17. So the last thing that came in were the brass ring pulls.


I ordered mine from Horton Brass [RP-3 in Antique finish]. Whatever ring you order - you want to make sure the base of it does not have a wider circumference than your compass box. Now, I have heard of people who cut the screws down to fit with a dremel [careful it gets real hot] but I pretty much figured that the epoxy I bought would be strong enough. So I lined up the ring pulls in the right place and balanced them upright in a box and allowed the glue to dry for 20 minutes and this is the result.


18. I then took screen shots of the leather lanyard and measured out roughly close to five feet and cut it off. [mine is a little long, but I wanted to be on the safe side]. I then tied the lanyard the way it looks in the movie.

19. Then I glued the compass face plate back in place with super glue, waited for it to dry and then went back over the edges with the white paint pen to remove any black that could still be seen.


20. Finished. - My completed compass with my costume.


And here is the compass from every angle.

Compass Tutorial (Wood) 

Wooden Homemade Jack Sparrow Compass Tutorial by Stephan *

Step 1 - the block of wood First, I got a nice big ebony block of wood


After some work with saw and mill it looked a bit more familiar : my new ASHTRAY


The colour of the wood is more black as you see on the images - under normal light condition.

Next I marked all the inlay lanes with a white pencil before milling



With all of the lanes milled out - the upper lines around the body were a bit tricky because these are stepped transmissions as on the real deal (you can see this where the inlays are missing on Jack's compass).


After cutting the Elforyn plates into little stripes the puzzle begins - I recommend superglue for the Elforyn.


I milled a tiny step into the upper stripes which is matching the stepped transition of the compass body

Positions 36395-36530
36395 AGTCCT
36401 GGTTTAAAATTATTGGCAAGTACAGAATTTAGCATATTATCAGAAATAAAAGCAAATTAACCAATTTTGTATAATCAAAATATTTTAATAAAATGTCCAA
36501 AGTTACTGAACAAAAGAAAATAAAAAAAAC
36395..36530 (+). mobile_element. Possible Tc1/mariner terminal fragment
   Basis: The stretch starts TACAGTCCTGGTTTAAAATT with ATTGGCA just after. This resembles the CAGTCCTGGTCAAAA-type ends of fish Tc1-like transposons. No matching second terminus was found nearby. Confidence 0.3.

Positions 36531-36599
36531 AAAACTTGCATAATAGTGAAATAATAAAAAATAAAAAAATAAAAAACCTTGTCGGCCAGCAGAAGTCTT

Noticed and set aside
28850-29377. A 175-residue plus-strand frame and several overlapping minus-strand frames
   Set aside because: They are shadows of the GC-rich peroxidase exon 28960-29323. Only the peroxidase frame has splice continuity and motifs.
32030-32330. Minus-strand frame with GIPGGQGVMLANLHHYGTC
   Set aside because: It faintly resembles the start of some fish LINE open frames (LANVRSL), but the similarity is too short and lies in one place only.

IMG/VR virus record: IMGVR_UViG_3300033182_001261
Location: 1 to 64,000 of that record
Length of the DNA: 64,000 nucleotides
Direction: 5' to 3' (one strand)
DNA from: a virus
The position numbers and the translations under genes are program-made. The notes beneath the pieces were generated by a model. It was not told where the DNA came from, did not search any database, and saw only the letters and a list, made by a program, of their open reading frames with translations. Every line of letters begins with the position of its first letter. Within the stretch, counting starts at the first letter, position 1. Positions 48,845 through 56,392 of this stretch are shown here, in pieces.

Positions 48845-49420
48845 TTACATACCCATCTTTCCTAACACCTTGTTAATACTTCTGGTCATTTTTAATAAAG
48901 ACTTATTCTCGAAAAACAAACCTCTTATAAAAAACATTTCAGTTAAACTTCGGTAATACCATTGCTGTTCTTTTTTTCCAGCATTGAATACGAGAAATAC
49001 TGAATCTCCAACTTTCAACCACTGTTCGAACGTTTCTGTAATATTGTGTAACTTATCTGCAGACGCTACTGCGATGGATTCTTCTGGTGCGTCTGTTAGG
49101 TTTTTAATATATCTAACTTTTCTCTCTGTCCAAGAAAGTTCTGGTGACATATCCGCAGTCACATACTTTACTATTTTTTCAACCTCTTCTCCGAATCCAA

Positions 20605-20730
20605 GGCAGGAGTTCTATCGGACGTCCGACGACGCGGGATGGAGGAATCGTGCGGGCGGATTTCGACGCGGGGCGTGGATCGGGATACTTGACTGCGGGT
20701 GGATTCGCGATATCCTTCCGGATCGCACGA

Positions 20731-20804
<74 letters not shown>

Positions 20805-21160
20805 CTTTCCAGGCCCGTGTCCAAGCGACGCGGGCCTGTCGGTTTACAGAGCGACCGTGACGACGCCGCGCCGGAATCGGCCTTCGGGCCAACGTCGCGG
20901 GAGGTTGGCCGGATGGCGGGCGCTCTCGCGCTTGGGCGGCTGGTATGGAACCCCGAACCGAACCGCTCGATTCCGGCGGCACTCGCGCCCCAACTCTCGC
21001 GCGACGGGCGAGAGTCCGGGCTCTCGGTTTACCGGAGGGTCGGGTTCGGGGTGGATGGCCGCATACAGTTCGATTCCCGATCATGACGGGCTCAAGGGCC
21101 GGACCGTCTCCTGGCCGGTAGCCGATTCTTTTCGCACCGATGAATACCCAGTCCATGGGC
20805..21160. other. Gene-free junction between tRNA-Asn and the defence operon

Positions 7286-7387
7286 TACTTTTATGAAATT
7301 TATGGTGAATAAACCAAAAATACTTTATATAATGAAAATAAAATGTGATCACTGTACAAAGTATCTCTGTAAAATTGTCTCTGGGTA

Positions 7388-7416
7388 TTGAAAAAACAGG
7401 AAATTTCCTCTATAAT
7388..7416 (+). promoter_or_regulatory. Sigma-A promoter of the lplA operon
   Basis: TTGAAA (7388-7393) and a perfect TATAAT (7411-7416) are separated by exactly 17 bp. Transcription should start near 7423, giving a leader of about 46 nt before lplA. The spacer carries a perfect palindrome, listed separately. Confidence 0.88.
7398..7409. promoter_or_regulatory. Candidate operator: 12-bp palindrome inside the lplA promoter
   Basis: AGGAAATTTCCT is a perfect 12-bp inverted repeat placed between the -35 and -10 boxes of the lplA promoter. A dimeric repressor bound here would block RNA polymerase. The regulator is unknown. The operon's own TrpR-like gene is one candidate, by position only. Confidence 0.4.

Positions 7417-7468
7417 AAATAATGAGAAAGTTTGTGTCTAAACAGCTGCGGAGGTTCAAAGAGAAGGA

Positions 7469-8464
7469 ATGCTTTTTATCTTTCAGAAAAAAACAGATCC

I am wasting a lot of material but the result is speaking for itself :

With the new ring I was able to do the little inlays on top of the body.

Step 2 - My low-budget homemade ring attachment: the ring was made out of a brass rod - (heating, bending and soldering it).
For the ring I used a bit of this old brass hook



Of course not SA but quiet nice looking - if I ever get my hands on a clear reference of the real deal I will make another one.

Step 3 - making the brass scale and dial. First I made the scale with windows "paint" - saved as bmp with very high resolution. Inverted black to white and mirrored it. Printing on a sheet of matt 130g/m paper from Tetenal with high contrast in the size I need for my compass. Note that you can only use laser or Xerox printer - no inkjet possible.


Get a brass plate and cleaned the surface with acetone (or girls nail enamel remover) - don`t touch it after cleaning! Put the printed scale onto the brass plate and press and iron on (at the highest temperature) for a couple of minutes. The toner will stick to the plate. Let it cool down and drop the plate into a bowl of cold water to remove the paper gently of the plate with your fingers until you can see shiny brass.

Then use the kitchen sink and fill it with boiling water - put a glass into the sink with Natriumperlsulfat until the chemestry has ca. 45-50°C. Tape the areas which you don`t wanna etch with Tesafilm or anything else.
Hold the plate in the glass and blow in some air with a drinking straw - do NOT suck! Check the result each minute until you are happy with it.

Then, rinse the plate with cold water and remove the remaining toner with Acetone - a nice detailed homemade compass scale :

Next part is to mill out the center hole:

Then the little recess in the middle reaching to the inner circle line of the scale.
Then around to cut the whole scale out of the plate

I worked at the compass disc - it`s made of Elforyn also - I trimmed the plate down to ca. 1mm


Now time to beg the Mrs. to draw the rose compass for me with acrylic paint (I can do a lot but drawing isn`t really one of my best skills). I really tried to paint it myself - but the brush is so thin that one little movement is destroying the whole work.


Now making the fin out of a brass plate. Drilled tiny holes with my smallest tool (1mm) through the scale and the feets of the fin.


Used some little brass pins (actually electronic contacts for proto-boards) to connect both pieces clean together without looking at the silver-coloured solder.


To make the brass struts I rimmed a round brass rod to into a triangle shape


Then trimmed into three pieces


Next, I have to mill out the holes for the struts next to set the complete scale a bit deeper

Step 4 - Working on the lid - same procedure as on the body ...

Now we have a nice hole into the lid :

For the dome I will use the biggest half of this here :

The size of these seem to more closely match my build - these are like the Russian "Babuschka" or "Matroschka" dolls - just that they're balls instead of dolls.


Step 5 - fixed hinge and latch

Using the top part of the latch from this wooden box. You can find

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at your local craft store.



Step 6 - Completed painting and assembling


Here is a VIDEO he made of the entire process